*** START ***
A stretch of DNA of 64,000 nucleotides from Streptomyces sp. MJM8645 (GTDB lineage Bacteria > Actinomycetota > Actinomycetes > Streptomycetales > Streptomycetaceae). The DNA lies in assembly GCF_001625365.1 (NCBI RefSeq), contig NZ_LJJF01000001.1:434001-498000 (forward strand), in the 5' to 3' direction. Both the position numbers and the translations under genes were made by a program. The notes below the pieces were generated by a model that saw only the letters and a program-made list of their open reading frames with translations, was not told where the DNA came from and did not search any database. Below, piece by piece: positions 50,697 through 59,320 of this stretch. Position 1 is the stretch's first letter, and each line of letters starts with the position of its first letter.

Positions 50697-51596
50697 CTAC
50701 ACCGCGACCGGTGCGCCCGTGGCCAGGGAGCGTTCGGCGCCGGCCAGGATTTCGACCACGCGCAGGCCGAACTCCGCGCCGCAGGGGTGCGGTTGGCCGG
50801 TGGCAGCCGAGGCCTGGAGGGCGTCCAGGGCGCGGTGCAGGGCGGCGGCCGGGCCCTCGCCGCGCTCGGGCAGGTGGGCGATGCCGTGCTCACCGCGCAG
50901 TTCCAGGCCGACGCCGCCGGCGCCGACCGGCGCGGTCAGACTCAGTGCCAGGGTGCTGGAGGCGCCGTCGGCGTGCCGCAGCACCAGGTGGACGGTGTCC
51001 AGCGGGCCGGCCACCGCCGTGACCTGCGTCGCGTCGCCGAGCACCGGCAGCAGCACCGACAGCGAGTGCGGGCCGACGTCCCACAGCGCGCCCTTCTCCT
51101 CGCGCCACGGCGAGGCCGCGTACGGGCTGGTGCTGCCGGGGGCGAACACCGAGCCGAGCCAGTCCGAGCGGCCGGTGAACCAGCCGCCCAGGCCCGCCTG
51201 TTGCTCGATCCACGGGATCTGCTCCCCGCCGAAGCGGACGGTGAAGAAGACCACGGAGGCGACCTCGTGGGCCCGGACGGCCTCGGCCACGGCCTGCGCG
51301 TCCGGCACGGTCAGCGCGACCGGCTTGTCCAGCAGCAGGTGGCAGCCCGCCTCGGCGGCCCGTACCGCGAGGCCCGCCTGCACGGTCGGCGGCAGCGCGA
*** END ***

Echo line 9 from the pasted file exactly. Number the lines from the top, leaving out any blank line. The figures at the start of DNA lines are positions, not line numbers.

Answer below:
51201 TTGCTCGATCCACGGGATCTGCTCCCCGCCGAAGCGGACGGTGAAGAAGACCACGGAGGCGACCTCGTGGGCCCGGACGGCCTCGGCCACGGCCTGCGCG